Mr. Nice Guy: Co-Writing As a Married Couple

Mr. Nice Guy by Jennifer Miller and Jason Feifer
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What would happen if two people slept together, and then were totally, brutally honest about the sex? That’s what authors Jennifer Miller and Jason Feifer explore in their new novel Mr. Nice Guy, which is about two people who sleep together each week and then critically review each other’s sexual performance in a magazine. And Miller and Feifer aren’t just writing partners: They’re also married. Which means that a married couple (who has sex!) wrote a book about last night’s sex.

So the question is: How in the world are these two still married?

To answer that question, we asked them to interview each other about their new book.

Here, they share all about how it went down.

Jen: So Jason, we wrote this novel together but you were the one that came up with the idea. Where did Mr. Nice Guy begin?

Jason: It happened long before we met, and began with an email I got. I’m a journalist by trade, and maybe 15 years ago, a young sex columnist had stumbled upon some freelance articles I’d written about dating. She reached out to me for advice on how to pitch stories.

Jen: And the back and forth between you guys got… sexy?

Jason: No! Not at all. It was completely professional. But writing back and forth with this sex columnist gave me the idea for a story: What if two people had sex every week and then wrote about it like a movie review?

Jen: You mean like Rotten Tomatoes?

Jason: Last night’s sex was 95% fresh!

Jen: Care to share what was 5% rotten about it?

Jason: I sure don’t! But Jen, I told you about this idea many times, and you always encouraged me to write the novel myself. I tried and tried, but just couldn’t make it work. Then you suggested we write it together. Why?

Jen: Because I didn’t think I could write the columns! The story is about two columnists, and you always imagined that the actual columns they write would be in the book. I’ve written two prior novels, so I knew I could develop the characters and write the scenes, but the columns just weren’t my skillset. And yet, you have a lot of experience writing columns for magazines. So I saw a perfect pairing: We could plot it out together, and then write to our strengths.

Jason: I’m really glad you thought that way, because honestly, I was ready to just let go of the idea. I’d had it for so long, and really loved it, but just couldn’t imagine how it would ever come together. But it just goes to show: If you don’t know how to do something, marry someone who does.

Jen: I’m glad to be of service! So, let’s talk a little about what happens in this book. That was really our first task, as we plotted it out: We knew two characters would end up in this weird sexual relationship, but we had to figure out how.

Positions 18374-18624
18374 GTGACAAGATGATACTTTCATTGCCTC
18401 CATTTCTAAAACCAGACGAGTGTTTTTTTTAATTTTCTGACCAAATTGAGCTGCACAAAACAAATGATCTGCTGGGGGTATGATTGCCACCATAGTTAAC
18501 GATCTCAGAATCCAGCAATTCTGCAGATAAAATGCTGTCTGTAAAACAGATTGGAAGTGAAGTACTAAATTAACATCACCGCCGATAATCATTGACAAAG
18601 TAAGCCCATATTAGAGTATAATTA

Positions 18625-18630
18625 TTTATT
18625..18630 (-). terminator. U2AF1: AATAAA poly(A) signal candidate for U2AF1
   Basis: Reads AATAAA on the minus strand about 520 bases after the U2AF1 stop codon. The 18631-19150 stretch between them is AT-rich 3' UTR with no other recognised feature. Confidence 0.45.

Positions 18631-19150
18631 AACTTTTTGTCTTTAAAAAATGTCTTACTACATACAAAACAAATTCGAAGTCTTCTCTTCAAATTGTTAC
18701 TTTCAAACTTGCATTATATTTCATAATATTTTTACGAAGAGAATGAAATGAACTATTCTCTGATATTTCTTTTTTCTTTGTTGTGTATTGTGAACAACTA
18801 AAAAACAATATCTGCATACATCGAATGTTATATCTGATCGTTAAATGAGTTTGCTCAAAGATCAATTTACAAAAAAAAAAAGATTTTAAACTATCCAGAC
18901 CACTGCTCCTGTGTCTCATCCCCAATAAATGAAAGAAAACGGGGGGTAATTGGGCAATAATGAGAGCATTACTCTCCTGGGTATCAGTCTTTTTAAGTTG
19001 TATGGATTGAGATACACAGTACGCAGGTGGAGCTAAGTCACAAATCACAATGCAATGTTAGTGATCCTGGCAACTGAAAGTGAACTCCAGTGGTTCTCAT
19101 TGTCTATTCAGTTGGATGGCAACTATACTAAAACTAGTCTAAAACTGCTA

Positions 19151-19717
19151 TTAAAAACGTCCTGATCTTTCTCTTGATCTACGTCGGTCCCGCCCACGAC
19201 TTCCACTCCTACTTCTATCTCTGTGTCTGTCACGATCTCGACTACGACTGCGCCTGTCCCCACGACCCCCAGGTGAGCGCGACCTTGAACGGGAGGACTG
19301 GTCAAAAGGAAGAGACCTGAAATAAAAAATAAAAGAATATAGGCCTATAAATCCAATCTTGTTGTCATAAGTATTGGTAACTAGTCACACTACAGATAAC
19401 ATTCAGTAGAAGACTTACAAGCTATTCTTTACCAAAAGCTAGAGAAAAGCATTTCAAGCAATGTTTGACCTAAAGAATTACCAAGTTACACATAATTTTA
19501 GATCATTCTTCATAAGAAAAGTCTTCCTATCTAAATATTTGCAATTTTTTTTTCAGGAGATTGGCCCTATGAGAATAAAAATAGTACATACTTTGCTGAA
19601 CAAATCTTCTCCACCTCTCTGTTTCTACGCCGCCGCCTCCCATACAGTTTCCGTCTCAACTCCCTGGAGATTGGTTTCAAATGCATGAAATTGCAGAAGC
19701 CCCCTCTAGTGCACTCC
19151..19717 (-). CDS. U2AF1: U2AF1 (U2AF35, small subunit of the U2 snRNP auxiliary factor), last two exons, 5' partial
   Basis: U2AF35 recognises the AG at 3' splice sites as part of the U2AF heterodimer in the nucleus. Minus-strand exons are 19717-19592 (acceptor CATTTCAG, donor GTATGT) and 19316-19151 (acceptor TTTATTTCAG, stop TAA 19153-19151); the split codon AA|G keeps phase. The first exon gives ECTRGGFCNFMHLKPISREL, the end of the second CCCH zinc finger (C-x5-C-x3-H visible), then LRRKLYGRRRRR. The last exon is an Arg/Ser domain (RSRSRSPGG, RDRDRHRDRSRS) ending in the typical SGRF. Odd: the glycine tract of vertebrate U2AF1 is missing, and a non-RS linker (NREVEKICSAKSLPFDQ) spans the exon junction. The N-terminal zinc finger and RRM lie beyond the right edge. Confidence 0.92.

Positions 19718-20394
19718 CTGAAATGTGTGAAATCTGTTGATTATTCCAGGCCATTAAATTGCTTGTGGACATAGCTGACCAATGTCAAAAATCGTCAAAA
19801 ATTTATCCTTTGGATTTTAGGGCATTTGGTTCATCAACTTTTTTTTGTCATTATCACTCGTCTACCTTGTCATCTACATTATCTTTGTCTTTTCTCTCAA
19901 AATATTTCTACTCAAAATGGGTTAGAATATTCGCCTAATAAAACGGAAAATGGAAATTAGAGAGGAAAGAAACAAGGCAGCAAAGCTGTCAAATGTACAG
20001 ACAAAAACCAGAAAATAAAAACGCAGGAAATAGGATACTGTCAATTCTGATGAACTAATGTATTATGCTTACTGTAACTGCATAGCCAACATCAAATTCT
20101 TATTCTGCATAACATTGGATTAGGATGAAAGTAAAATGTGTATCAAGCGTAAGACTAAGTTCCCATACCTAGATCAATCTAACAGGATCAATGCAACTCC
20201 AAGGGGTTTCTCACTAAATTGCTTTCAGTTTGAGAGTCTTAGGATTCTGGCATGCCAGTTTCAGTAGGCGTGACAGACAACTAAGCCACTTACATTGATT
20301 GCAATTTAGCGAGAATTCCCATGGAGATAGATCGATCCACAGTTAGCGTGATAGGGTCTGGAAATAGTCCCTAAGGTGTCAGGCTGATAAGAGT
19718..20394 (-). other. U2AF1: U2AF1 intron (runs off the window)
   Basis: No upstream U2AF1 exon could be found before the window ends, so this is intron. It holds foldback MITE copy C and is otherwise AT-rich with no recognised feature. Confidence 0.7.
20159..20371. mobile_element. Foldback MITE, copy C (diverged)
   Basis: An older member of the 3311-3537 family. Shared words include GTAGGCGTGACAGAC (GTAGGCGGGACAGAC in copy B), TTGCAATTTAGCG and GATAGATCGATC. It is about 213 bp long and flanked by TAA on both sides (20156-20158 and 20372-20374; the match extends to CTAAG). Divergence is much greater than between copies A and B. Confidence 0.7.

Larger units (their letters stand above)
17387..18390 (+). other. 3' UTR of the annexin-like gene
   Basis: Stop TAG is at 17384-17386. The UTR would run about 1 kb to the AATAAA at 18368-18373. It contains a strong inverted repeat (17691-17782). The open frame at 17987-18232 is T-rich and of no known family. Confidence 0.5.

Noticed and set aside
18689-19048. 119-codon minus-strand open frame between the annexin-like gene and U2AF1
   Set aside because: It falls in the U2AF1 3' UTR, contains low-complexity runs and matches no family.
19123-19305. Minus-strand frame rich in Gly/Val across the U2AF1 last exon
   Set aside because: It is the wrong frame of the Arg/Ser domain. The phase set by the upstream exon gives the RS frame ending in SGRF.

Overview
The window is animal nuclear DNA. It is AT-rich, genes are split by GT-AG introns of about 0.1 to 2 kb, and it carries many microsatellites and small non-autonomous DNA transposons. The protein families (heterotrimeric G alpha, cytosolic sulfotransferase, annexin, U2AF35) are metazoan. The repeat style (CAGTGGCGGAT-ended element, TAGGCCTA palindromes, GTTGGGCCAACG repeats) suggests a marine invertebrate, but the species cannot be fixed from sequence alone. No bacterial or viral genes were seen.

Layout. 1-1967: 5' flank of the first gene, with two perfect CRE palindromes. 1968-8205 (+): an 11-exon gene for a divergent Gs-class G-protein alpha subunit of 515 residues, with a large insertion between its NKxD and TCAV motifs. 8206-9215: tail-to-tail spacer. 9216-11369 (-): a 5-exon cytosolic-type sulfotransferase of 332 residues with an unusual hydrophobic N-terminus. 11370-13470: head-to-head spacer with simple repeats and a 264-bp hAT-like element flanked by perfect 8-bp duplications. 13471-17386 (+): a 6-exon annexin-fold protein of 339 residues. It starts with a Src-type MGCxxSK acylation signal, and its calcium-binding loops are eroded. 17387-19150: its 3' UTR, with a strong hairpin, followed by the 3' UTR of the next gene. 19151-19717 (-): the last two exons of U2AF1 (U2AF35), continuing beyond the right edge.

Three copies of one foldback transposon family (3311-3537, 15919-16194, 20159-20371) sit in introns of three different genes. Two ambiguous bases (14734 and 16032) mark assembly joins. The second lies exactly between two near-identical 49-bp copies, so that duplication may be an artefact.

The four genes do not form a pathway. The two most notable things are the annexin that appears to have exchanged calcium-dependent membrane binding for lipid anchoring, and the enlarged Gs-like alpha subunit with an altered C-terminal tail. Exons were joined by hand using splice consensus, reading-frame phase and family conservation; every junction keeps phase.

Jason: Yeah, all I knew was that I wanted the male character to have gotten out of a long-term relationship and have just moved to New York—which was basically my personal story.

Jen: Very creative.

Jason: Write what you know, right? So we created a setup where Lucas—a young, ambitious, sexually naïve upstart—breaks up with his fiancé and moves to New York, and gets an entry-level job at a magazine here. Early on, he goes to a bar and takes a beautiful woman home. It’s his first-ever one-night-stand, and he has the best sex of his life. But then a few weeks later he opens up his own magazine to discover that he has actually slept with the sex columnist at his own magazine! And she eviscerated him.

Jen: And that’s how we meet Carmen Kelly, our sexually experienced, very jaded, and notorious sex columnist. Lucas writes a rebuttal to her column, the magazine publishes it, and the back-and-forth turns into a giant spectacle.

Jason: So would you say that honesty in the bedroom isn’t always the best policy?

Jen: It’s all about the approach. Openness is good. Honesty is too, so long as you’re not making your partner defensive. I think it’s really all about making sure you and your partner trust each other. You and I had to be super honest with each other while writing this book, and I think that made our marriage and relationship stronger. We also put a lot of that stuff into the story.

Jason: It’s a good thing nobody will be able to tell fact from fiction! I think we were really lucky to have this book project, actually. It kept giving us a reason to talk about sex. Without something like that, I’d really recommend that couples find some other way to regularly prompt that conversation—whether it’s watching a show, listening to a podcast, or, hell, reading this book together!

Jen: Totally—we’ve already had a few couples tell us they read it together, which was really awesome. So, Jason, final question: What sexy thing did we include in the book, but haven’t actually done in real life, but totally should?

Jason: Three words: Giant food spread.

Jen: Ha! Yes. There’s a very messy scene with a lot of desserts. We should make that a reality sometime.

Jason: I’ll call the caterer.

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